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Environmental Law and Policy in India: Cases and Materials

This edition of Environmental Law and Policy in India (Oxford University Press, 2022) retains the familiar analytical structure of the second edition and includes all major developments since then.
Environmental Law and Policy in India: Cases and Materials

Image courtesy Oxford University Press, 2022.

Environmental law and policy in India affects all sections of society. Those most deeply affected by it are the poor. They are the first victims of poor sanitation, polluted air, and contaminated water. Since the 1970s, efforts to protect environmental quality have met with limited success, posing enduring challenges for policy designers and decision-makers entrusted with protecting and preserving natural resources. This edition of Environmental Law and Policy in India (Oxford University Press, 2022) retains the familiar analytical structure of the second edition and includes all major developments since then. It focuses on Indian environmental law, policies, problems, and needs with the comprehensiveness of an American law case book, compiles all the leading cases in environmental law in India with concise extracts of landmark judgments and policy documents, and provides discussions on projects which could potentially degrade the environment.

This volume also covers air and water pollution, forests, wildlife, noise pollution, common property resources and tribal communities, environmental impact assessment, coastal regulations, large projects, urban problems, the National Green Tribunal, hazardous substances, transnational environmental policies, and international environment law. It is interlaced with notes, comments, and questions intended to encourage critical thinking amongst lawyers and law students.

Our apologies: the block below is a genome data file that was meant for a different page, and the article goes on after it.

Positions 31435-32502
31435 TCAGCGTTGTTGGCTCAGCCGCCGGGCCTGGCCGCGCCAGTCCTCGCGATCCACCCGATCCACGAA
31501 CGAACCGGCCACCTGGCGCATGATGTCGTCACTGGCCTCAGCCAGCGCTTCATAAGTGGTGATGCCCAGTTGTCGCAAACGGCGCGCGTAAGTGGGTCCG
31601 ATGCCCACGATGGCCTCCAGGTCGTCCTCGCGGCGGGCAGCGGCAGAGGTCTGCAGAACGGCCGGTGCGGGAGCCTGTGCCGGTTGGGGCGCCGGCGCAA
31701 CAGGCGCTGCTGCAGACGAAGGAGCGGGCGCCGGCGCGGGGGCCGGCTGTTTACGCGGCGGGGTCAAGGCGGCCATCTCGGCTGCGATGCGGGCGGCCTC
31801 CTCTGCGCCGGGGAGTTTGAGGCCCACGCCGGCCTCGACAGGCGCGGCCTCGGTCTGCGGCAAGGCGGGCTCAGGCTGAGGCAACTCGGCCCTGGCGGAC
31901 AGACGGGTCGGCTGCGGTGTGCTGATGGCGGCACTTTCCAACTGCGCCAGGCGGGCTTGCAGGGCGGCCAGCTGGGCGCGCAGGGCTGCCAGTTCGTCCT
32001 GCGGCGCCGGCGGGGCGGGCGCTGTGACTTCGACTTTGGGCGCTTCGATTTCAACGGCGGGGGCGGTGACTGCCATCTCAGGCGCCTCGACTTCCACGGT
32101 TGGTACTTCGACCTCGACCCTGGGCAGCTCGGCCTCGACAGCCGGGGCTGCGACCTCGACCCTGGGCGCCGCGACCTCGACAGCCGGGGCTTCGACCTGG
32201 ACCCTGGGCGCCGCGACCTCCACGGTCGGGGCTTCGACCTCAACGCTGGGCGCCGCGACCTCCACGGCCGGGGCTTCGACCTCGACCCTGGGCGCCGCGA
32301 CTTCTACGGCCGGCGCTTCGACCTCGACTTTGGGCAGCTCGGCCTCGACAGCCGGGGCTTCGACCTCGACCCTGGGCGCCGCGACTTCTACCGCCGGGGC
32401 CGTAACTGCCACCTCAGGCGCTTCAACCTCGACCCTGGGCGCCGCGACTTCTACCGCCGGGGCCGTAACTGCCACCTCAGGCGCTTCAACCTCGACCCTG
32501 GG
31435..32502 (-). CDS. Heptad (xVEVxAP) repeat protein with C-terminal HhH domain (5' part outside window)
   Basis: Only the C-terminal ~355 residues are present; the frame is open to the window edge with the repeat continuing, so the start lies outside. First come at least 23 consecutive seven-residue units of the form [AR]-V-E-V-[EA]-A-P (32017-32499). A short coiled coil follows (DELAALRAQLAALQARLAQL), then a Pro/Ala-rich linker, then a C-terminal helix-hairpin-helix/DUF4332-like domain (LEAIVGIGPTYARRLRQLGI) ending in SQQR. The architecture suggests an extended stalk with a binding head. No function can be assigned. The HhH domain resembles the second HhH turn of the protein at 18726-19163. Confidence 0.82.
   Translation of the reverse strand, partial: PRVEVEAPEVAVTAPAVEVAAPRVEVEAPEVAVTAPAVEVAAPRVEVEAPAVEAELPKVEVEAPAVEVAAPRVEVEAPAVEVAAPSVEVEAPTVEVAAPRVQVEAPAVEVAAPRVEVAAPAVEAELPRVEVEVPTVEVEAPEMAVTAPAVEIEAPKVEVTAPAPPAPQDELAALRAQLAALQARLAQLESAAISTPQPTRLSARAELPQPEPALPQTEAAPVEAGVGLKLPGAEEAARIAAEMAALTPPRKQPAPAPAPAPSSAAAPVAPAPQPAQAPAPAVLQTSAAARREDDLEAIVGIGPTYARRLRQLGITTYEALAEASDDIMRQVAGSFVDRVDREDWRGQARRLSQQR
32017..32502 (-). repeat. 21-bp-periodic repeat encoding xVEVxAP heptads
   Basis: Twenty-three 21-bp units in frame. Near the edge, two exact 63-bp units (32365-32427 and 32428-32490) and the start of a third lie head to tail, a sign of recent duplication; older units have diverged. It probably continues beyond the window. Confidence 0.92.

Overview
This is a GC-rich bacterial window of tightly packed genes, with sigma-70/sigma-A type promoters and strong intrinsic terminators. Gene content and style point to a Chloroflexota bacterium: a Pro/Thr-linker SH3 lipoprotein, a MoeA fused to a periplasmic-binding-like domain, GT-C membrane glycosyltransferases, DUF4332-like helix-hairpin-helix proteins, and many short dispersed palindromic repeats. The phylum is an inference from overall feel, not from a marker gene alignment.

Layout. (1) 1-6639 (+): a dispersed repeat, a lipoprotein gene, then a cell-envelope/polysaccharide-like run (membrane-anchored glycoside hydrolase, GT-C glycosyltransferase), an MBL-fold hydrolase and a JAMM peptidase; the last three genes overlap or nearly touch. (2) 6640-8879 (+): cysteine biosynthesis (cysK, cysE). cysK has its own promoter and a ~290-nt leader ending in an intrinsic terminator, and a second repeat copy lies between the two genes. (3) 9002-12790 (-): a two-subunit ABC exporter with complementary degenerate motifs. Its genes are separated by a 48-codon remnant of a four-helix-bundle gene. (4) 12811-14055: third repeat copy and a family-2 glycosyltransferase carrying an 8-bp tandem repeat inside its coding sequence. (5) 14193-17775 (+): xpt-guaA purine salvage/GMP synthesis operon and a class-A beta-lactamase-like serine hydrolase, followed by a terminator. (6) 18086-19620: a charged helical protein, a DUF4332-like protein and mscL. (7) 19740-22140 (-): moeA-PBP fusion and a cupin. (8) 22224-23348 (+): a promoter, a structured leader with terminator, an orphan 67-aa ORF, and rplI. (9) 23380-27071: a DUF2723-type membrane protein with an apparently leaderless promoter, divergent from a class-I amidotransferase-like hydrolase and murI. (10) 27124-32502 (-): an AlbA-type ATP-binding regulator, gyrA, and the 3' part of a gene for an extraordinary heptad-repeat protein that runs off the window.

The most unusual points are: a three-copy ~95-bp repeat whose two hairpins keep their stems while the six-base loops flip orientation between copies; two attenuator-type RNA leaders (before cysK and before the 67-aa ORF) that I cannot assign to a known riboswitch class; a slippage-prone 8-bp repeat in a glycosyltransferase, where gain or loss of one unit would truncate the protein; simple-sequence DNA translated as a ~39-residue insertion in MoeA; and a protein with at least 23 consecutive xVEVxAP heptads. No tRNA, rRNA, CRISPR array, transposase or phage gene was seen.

The following is an excerpt from the book.


As Indians work their Constitution with increasing confidence, the competition over the sub-continent’s natural resources intensifies. Individuals, communities and groups using the tools of an open society— the media, the right to access official information, public demonstrations and the courts— strive to protect the environment. Arrayed against citizens and far more sophisticated in gaming the system are corporations, bureaucracies and political decision-makers. The contest to wrest control over land, forests, minerals, water and the commons is continuous and the nation’s constitutional courts must chart the guiding principles to accommodate these competing interests.

Straddling the dispute resolution machinery is the Supreme Court and at a rung below, the High Courts in the states. The NGT, conceived with great promise under a law passed in 2010,20 plays a supplementary role as adjudicator. The judges of these constitutional courts are the final arbiters of environmental disputes. But that is not all. Their role in spurring the evolution of Indian environmental law has been a journey without parallel in world environmental jurisprudence. Since the 1980s, these judges have not only resolved individual cases between citizen and the state, but have also shaped the contours of environmental policy. They refine judicial principles and infuse life into sterile statutes that were (and still are) assiduously ignored by an ineffectual bureaucracy.